CGN and CNNC will team up to take a stake of between 30% and 40%, while Areva, with its EPR reactors, is expected to take a 10% stake. EDF says discussions are underway with investors to fill the potential 15% gap.

The second course is likely to be Sizewell C, another EDF project, and it stands to reason EDF’s Chinese partners will partake of that dish as well.

Also on the menu is the new station at Sellafield, being developed by NuGen, a consortium of France’s GDF Suez and Spain’s Iberdrola.

China has two likely routes in for this course.

The first is NuGen’s choice of reactor: currently it’s a toss up between Areva’s EPR and Westinghouse’s AP1000.

If NuGen goes for the AP1000, it will be dealing not only with Westinghouse but also China’s SNPTC, because the two signed an agreement jointly to develop the AP1000 globally in May this year.

The other way in is less an invitation than a gate-crash. SNPTC wants to buy Iberdrola’s stake in NuGen and develop Sellafield with its own CAP1400 reactor system, which is based on the AP1000.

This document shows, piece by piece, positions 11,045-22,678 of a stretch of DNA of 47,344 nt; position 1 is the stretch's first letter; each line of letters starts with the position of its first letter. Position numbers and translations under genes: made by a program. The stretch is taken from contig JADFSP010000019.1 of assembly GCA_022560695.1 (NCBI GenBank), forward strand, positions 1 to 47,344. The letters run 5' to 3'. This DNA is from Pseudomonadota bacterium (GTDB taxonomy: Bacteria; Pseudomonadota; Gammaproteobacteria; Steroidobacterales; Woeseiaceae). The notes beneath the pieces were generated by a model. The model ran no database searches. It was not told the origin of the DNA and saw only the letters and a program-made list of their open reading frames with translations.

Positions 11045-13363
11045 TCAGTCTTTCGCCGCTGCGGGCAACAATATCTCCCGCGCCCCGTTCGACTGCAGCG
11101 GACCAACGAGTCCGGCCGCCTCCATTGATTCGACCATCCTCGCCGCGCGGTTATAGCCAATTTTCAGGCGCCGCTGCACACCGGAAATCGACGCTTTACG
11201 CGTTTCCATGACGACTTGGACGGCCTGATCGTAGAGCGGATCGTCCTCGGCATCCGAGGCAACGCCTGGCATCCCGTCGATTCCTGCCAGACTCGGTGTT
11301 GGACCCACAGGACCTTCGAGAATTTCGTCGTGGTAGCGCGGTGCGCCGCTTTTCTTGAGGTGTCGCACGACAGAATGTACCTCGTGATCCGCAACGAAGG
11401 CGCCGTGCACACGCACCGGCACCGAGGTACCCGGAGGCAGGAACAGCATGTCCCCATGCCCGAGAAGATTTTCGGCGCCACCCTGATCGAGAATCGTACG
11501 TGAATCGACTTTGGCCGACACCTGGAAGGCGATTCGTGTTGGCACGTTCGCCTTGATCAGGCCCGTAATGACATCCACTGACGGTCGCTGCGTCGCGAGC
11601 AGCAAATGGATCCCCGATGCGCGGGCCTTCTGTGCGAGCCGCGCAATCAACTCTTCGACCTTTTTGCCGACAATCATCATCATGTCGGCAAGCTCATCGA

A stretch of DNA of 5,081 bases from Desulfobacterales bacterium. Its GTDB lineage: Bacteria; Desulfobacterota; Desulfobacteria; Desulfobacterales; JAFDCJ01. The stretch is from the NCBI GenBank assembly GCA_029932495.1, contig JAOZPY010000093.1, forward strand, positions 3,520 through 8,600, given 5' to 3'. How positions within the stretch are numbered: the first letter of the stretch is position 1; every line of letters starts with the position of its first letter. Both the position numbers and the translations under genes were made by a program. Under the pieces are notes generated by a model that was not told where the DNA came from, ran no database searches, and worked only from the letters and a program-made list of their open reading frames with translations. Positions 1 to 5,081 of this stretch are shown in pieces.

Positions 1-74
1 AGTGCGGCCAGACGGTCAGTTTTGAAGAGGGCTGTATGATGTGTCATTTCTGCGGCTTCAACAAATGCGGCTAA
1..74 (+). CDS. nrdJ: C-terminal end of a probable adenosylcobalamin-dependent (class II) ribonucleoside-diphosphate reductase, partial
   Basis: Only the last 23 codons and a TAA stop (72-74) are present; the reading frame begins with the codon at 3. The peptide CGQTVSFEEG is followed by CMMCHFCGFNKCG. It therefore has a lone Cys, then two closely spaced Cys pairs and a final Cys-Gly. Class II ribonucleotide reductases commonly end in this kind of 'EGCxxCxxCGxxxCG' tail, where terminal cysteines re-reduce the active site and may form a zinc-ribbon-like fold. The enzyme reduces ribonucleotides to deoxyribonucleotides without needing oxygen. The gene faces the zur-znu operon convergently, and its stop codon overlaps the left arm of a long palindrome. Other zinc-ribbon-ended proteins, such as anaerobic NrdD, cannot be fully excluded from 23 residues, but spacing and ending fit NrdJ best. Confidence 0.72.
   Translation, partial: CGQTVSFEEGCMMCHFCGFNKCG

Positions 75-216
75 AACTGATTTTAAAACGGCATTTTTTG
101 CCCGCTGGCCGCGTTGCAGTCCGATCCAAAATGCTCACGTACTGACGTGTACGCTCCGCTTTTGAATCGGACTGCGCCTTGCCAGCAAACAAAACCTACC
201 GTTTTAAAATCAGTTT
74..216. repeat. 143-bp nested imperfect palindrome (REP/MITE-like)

All this adds up to a UK nuclear revival with distinctly Chinese characteristics.

There are two exceptions. The new stations at Wylfa and Oldbury are being developed by Horizon, bought by Hitachi in November 2012, and Hitachi will use its own Advanced Boiling Water Reactor (ABWR) technology, which China has so far avoided.

Still, China’s involvement in UK nuclear power will be deep, especially considering EDF’s incumbent position in the UK nuclear estate.

Cash and capability

Chinese firms are guaranteed a seat at the table because their Western partners need them.

Recent European experience of building nuclear power stations looks very much like signing a blank check and a divorce petition in the same afternoon.

The two stations currently under construction in Western Europe are in Flamanville in France and Finland’s Olkiluoto 3 – the former being built by EDF, the latter by Areva, both using EPR reactors. Each has more than doubled in cost, is running hopelessly over schedule, and has seen bitter disputes and the slamming doors of departing investors.

Against this backdrop it’s no wonder Spain’s Iberdrola wants to sell its stake in the NuGen consortium developing Sellafield, or that British utility Centrica relinquished its 20% stake in the Hinkley EDF consortium in February this year, citing rising costs and delays.